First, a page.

Head injuries vary from severe to mild. If you have a loved one with a head injury, a positive prognosis is encouraging, but the home care is often difficult and long-term. Several tips can help you and your loved one through this recuperation period.
Follow The Basics
The brain does not heal rapidly on its own. Keep this in mind as your loved one recovers over weeks, months or years. Set a regular routine and stick to it. Consistently monitor prescription drug use.
The mind’s slow recovery is often helped with writing events down. If an important event occurred during the day, such as a successful physical therapy session, ask your loved one to write down their experience and feelings about the event. Recalling memories from the recent past is an active strategy to begin retaining long-term memories.
Know The Best Times For Activities
Plan most activities, such as visits with friends, during hours your loved one feels their best. Your loved one may be too tired and irritable in the afternoon to talk with people or simply attend a doctor’s visit. Listen to their body and only schedule high-stress events to coincide with their best hours.
One Thing At A Time
Suffering head trauma confuses one’s mind and makes concentration harder. Create a plan of activities for each day. Allow your loved one to concentrate on one task at a time. Guide their thought process to see the activity through to completion. Starting and completing a project, even something as simple as a word search, exercises the brain and encourages proud feelings in your loved one’s mind.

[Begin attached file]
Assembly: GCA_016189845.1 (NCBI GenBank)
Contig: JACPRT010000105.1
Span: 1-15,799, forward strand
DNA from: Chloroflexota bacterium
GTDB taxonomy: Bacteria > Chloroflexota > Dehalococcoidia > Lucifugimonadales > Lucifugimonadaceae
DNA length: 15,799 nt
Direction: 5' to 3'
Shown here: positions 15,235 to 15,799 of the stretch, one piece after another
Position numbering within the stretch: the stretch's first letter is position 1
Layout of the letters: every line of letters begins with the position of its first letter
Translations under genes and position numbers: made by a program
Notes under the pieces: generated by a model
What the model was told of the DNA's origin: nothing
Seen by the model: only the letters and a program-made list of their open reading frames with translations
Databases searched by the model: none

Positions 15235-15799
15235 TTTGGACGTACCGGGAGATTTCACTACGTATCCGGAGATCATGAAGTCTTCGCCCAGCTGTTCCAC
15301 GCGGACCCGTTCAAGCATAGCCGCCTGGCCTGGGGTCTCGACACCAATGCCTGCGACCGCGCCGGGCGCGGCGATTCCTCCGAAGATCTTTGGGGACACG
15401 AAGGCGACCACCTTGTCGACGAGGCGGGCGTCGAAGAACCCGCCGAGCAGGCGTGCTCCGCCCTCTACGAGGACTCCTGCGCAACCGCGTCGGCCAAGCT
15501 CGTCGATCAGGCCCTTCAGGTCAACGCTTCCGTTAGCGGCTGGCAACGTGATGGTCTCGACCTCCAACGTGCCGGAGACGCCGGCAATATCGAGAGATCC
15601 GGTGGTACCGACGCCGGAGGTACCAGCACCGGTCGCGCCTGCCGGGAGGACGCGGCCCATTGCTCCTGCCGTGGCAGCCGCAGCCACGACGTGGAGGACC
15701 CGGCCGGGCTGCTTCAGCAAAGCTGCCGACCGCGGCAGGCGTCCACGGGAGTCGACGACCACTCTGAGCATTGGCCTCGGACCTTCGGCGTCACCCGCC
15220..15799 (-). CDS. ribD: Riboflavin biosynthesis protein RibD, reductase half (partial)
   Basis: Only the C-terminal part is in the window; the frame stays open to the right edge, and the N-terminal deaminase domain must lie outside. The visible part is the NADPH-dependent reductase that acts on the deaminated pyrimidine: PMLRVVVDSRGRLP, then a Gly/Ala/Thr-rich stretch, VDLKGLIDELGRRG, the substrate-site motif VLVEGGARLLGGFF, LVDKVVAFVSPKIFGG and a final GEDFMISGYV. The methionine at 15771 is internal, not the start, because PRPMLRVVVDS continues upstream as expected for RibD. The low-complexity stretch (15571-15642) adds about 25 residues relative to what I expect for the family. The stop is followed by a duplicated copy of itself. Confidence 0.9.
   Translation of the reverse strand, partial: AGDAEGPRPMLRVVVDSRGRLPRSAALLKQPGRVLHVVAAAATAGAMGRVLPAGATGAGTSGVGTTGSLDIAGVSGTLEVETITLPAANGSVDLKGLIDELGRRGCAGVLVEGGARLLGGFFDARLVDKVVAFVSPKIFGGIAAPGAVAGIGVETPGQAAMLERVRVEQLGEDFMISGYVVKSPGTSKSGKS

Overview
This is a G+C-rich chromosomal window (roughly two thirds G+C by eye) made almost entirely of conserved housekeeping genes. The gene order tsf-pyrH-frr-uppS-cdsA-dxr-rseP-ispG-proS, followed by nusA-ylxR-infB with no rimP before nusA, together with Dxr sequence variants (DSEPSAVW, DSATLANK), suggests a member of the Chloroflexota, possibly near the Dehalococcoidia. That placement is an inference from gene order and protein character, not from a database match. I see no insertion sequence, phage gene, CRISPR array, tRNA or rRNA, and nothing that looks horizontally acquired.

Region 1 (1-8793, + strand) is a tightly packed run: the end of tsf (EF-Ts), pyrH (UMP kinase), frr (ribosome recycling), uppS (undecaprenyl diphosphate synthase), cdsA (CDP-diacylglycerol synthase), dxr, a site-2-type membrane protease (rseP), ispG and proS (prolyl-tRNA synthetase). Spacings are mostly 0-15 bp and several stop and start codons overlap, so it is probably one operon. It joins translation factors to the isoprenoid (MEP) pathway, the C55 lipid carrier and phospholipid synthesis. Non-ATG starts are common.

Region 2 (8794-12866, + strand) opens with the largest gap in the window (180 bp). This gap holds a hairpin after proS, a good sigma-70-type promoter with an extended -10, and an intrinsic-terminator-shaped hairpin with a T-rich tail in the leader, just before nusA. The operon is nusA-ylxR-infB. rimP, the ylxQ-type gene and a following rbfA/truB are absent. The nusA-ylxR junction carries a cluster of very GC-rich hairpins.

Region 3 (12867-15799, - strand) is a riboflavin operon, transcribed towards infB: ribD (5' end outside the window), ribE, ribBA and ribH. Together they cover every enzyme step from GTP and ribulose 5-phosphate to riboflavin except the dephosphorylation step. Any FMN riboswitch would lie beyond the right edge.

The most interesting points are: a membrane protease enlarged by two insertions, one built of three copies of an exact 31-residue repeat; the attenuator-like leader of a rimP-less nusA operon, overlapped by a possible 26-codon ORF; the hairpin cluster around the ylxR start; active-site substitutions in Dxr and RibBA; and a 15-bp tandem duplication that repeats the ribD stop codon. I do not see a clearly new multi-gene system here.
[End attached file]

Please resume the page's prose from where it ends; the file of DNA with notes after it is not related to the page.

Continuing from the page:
Take Time Out
You need a break from your loved one to stay fresh and alert. Find a weekly support group for your loved one. New friends help the mind exercise by remembering names and faces. Alternatively, you can hire a caregiver for one or two days a week. The time off allows you to refresh your mind and provide the best care when you return.
Because head injuries often make a person feel dizzy, consult with the doctor about correct and safe exercises. Your loved one may need to remain seated for some exercises. The doctor can give you a list of proper movements. Severe head injuries typically require a physical therapy professional to aid in exercise initiation. Always follow the doctor’s orders to keep your loved one safe.
The brain cannot properly heal on a diet of cheeseburgers and fries. Provide lean meats, whole grains, vegetables and fruits for your loved one. Each meal should be balanced for proper nutrition. Ask the doctor for any specific nutrient needs, such as added calcium for bones. Every head injury is unique, requiring specific care for each person.
Caring for a loved one with head injuries takes extreme patience and care. Ask family and friends to help you if you feel frustrated or overwhelmed.